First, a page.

August:            Lucky You by Carl Hiaasen
September      The Orchid Thief by Susan Orlean
October           Blue Shoe by Anne Lamott
November       Beggars in Spain by Nancy Kress

January 2006 The Reading Group by Elizabeth Noble
February          God of Small Things by Arundhati Roy
March:             The Mommy Brain: How Motherhood Makes Us Smarter by Katherine Ellison
April:                The Beekeeper’s Apprentice by Laurie R. King
May:                 Never Let Me Go by Kazuo Ishiguro.
June:               Spirits in the Wire by Charles de Lint
July:                 The Other Boleyn Girl by Phillippa Gregory
August:            Reading Lolita in Tehran by Azar Nafisi
September      I Capture the Castle by Dodie Smith
October           Little Earthquakes by Jennifer Weiner
November       The Kite Runner by Khaled Hosseini
December       The Wave by Todd Strasser

January 2007 My Sister’s Keeper by Jodi Picoult
February          Snow Crash by Neal Stephenson
March              The Night Listener by Armistead Maupin
April                 To Kill a Mockingbird by Harper Lee
May                  Circle of Quiet by Madeleine L’Engle
June                The Prince of Morning Bells by Nancy Kress
July                  Earth by David Brin
October           Eat, Pray, Love by Elizabeth Gilbert
November       The Lovely Bones by Alice Sebold

January 2008 The Glass Castle by Jeannette Walls
February:         The Faith Club by Idliby,  Oliver & Warner
March:             What is the What by Dave Eggers
April:                The Bookseller of Kabul by Asne Seierstad
June:               Heart in the Right Place: A Memoir by Carolyn Jourdan
July:                 The Eyre Affair by Jasper Fforde
August:            Uglies by Scott Westerfeld
October:          If on a Winter’s Night a Traveler by Italo Calvino
November:      Beautiful Boy: A Father’s Journey Through His Son’s Meth Addiction by David Sheff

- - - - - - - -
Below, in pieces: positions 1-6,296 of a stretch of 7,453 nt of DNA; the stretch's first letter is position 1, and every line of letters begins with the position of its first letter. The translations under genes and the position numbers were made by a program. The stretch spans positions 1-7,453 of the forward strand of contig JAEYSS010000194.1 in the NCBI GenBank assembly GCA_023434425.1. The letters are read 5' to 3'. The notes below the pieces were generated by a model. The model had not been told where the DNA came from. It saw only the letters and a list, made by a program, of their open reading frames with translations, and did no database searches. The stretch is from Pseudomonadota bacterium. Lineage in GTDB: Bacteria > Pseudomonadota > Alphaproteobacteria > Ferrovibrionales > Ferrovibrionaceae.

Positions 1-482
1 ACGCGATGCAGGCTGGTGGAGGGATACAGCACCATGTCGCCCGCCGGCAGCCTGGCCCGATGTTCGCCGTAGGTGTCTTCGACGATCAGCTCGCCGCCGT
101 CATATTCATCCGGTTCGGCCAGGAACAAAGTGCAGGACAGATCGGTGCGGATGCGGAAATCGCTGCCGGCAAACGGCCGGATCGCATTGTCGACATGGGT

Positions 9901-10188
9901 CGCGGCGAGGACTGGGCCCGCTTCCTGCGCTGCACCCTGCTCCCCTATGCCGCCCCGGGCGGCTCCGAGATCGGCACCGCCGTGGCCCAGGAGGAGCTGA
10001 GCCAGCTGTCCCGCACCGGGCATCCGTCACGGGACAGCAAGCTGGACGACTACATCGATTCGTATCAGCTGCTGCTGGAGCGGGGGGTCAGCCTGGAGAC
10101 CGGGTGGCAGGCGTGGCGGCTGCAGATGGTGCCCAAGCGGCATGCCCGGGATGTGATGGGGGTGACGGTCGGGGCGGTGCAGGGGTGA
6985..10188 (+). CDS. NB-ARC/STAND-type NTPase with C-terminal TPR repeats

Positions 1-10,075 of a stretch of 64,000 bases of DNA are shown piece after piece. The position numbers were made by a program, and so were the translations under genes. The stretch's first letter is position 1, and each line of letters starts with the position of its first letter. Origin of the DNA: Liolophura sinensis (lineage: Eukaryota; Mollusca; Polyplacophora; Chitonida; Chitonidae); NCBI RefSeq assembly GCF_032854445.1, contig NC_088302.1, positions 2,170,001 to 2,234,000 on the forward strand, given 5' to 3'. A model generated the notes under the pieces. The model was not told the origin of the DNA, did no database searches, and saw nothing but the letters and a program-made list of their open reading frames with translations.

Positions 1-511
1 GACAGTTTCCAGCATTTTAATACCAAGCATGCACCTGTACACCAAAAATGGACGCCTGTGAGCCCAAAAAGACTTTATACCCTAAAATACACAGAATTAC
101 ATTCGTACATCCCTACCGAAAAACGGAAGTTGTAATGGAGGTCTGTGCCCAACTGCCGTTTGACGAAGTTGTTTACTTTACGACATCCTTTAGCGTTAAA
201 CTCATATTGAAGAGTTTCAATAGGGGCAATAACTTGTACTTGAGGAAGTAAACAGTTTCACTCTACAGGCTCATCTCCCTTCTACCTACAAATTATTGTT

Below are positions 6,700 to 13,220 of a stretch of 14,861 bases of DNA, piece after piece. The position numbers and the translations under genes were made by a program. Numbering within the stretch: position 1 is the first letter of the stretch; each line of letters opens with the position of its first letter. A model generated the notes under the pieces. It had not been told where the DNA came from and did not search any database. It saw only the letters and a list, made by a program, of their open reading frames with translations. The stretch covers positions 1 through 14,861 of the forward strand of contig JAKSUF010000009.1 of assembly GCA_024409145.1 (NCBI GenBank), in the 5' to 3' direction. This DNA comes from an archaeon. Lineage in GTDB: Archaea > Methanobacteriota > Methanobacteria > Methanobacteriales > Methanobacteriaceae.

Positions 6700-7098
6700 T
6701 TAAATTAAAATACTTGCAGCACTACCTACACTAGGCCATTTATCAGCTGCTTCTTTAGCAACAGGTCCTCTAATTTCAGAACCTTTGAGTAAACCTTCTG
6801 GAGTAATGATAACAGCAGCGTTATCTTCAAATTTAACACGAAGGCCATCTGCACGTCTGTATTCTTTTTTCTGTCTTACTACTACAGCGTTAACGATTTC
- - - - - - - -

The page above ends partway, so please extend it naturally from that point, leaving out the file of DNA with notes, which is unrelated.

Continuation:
December:      The Last Lecture by Randy Pausch and Jeffrey Zaslow

January 09:     Not a Genuine Black Man by Brian Copeland with http://www.siliconvalleyreads.org/
February          “Inkheart” by Cornelia Funke.
March              “The Visible World” by Mark Slouka
April                 “Little Brother” by Cory Doctorow
May                  Stones from the River by Ursula Hegi
June                “Interred with Their Bones” by Jennifer Lee Carrell
July                  “Welcome to Biotech Nation” by Moira A. Gunn, Ph.D.
August             “Looking for Alaska” by John Green
September      “Second Honeymoon” by Joanna Trollope

 
2 Comments

Posted by on April 20, 2009 in Book Club, books

 

Tags: ,

Review: Malice Domestic 3

MALICE DOMESTIC 3: MALICE DOMESTIC 3 (Malice Domestic (Paperback)) MALICE DOMESTIC 3 by Rosalind Greenberg


My review

rating: 4 of 5 stars
I downloaded this collection of  “cozy” short stories  from Overdrive on a whim.

I find short story collections to be hit or miss even at their best. As I listened to the first pieces, I thought perhaps this one had been a mistake. Short story mysteries are tricky, and maybe they don’t adapt well to the audio format. Not having a list of stories/authors didn’t help*.

I started with
# His Tears by Marilyn Wallace
# Sign of the Times by Nancy Pickard
# Cast Your Fate to the Wind by Deborah Adams
which didn’t make much of an impression on me. In fact, I remember pretty much nothing about them.

After that, either I adapted to the stories, or the stories got better.

I really enjoyed
# Fannie’s Back Fence Caper by Susan & Bill Albert